KingNothing:

So let's assume that I am in air pocket. When no winds are present, it should take me 12 hours to reach the other side of the planet. Why then is the flight time of planes, which are moving extremely fast, is also about 12-14 hours when traveling such a distance?

alon said:
Let me clarify my question. Is it possible for me, assuming I can somehow float in the air, without moving, to travel around the earth, simply by waiting for the Earth to rotate?

The rotation of Earth indirectly makes the air mass circulate of most of the Earths surface, so if you are prepared to wait for a potentially very long time, then, yes, you should be able to "travel" anywhere you like. If you are able to change height you could even utilize that the air mass in different heights are going in (slightly) different directions to more actively control where you go. This is how long range balloons controls their flight path.

alon said:
So let's assume that I am in air pocket. When no winds are present, it should take me 12 hours to reach the other side of the planet.

No, wind is defined as having the air move relative to the ground (surface of Earth), so if there is no wind the air just rotates along with the surface and you would not leave the spot you hoover above.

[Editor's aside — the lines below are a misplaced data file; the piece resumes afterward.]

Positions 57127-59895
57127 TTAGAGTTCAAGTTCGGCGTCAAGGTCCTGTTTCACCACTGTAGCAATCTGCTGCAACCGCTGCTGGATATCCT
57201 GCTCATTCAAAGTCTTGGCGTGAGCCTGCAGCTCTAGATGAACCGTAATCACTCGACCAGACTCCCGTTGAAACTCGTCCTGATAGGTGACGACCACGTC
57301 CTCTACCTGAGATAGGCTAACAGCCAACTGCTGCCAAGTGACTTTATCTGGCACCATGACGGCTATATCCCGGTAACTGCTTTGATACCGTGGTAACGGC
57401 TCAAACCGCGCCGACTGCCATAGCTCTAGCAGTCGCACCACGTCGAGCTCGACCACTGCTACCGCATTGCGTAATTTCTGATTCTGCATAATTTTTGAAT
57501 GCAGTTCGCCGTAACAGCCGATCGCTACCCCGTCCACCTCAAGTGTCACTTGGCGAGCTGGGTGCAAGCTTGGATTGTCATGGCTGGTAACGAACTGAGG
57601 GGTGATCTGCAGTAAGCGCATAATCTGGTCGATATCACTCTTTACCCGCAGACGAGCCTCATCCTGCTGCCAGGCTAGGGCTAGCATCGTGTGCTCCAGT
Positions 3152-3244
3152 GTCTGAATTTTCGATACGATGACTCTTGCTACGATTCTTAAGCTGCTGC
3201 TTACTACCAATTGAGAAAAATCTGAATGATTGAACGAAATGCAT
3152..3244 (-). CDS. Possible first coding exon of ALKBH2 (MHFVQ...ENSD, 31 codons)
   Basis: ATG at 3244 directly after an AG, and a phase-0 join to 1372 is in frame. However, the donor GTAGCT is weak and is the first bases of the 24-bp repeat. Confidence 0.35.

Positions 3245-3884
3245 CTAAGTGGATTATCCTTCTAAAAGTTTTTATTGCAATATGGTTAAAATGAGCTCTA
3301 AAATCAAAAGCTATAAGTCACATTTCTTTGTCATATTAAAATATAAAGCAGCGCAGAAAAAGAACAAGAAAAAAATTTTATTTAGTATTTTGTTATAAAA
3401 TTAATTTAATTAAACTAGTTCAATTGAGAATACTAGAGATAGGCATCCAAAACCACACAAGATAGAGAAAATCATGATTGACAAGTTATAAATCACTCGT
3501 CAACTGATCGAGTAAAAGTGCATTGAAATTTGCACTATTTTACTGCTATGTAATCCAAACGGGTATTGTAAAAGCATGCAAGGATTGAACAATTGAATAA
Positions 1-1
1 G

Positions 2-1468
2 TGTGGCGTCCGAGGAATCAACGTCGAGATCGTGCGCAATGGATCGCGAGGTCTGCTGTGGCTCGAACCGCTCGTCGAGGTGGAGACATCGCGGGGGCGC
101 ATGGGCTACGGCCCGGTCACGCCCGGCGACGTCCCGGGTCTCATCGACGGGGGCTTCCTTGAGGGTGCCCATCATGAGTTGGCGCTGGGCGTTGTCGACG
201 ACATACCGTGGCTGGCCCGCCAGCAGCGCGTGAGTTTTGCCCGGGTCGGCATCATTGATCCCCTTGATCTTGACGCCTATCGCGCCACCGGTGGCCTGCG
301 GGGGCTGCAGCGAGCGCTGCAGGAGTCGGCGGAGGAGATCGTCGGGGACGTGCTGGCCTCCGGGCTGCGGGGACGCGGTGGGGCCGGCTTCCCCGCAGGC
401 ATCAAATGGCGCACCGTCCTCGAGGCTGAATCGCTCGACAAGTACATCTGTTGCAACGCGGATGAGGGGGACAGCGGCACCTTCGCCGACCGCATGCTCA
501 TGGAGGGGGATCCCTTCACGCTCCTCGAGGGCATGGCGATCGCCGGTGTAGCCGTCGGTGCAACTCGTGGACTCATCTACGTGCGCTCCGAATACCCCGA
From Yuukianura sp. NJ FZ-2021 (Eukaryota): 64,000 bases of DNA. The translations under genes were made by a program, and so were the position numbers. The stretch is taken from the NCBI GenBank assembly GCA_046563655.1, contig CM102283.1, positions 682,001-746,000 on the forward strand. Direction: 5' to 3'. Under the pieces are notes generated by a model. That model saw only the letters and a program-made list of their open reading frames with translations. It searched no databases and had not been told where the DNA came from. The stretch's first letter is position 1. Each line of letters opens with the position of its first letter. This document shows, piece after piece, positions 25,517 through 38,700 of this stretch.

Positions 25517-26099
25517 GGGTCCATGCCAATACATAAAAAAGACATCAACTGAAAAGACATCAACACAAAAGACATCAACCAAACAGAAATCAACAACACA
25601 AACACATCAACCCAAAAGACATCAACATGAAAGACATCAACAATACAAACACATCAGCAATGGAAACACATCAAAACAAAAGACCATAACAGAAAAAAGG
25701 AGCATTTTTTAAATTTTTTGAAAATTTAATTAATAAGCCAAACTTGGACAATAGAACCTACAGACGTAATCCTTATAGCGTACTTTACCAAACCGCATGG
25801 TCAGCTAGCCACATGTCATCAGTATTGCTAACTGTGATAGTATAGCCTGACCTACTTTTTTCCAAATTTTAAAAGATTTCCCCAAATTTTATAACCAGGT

And even if there is wind, its has nothing to do with the air "trying to stop rotating". A particle that moves (slowly) near the surface of the Earth will only feel very small effects from the fictitious forces and none of these will try to "stop" or "brake" the particle as viewed from a non-rotating system.

alon said:
suppose we floating in the air somehow. the only force acting upon us is that of the air around us, which do to friction is rotating with earth. It is well known that by applying a small force (by using a small fan, for example), I can resist that force at the very least and even produce a greater force.

I understand that you want to use a "fan" to resist the force of the air and kind of hover in place while the Earth rotates underneath you.

No.

It takes a small force to resist slow air movement, but the force rises exponentially with speed. At the equator, you would need to resist air moving at about 1000mph in order to "sit still" above the earth. Resisting the force of a 1000mph wind while hovering takes the same amount of power as flying at 1000mph. Just for reference, a 747 jet uses something like 80,000 horsepower to perform this task, but at only around half the speed. The power required rises as a cubed function of speed.

So, perhaps yes you could use a fan to do what you mentioned, but it would not be a "small fan", and it would probably need hundreds of thousands of horsepower.

But my understanding is that even that would probably not work, as the physics of aerodynamics at supersonic speeds are somewhat different.

Thanks guys.

Filip: if the air moves with the surface, then why should I move with it? I would not move with the surface and therefore be able to travel utilizing the Earth's rotation.

Lsos: Good comment. Indeed the friction will increase with speed. Thanks.

alon said:
Filip: if the air moves with the surface, then why should I move with it?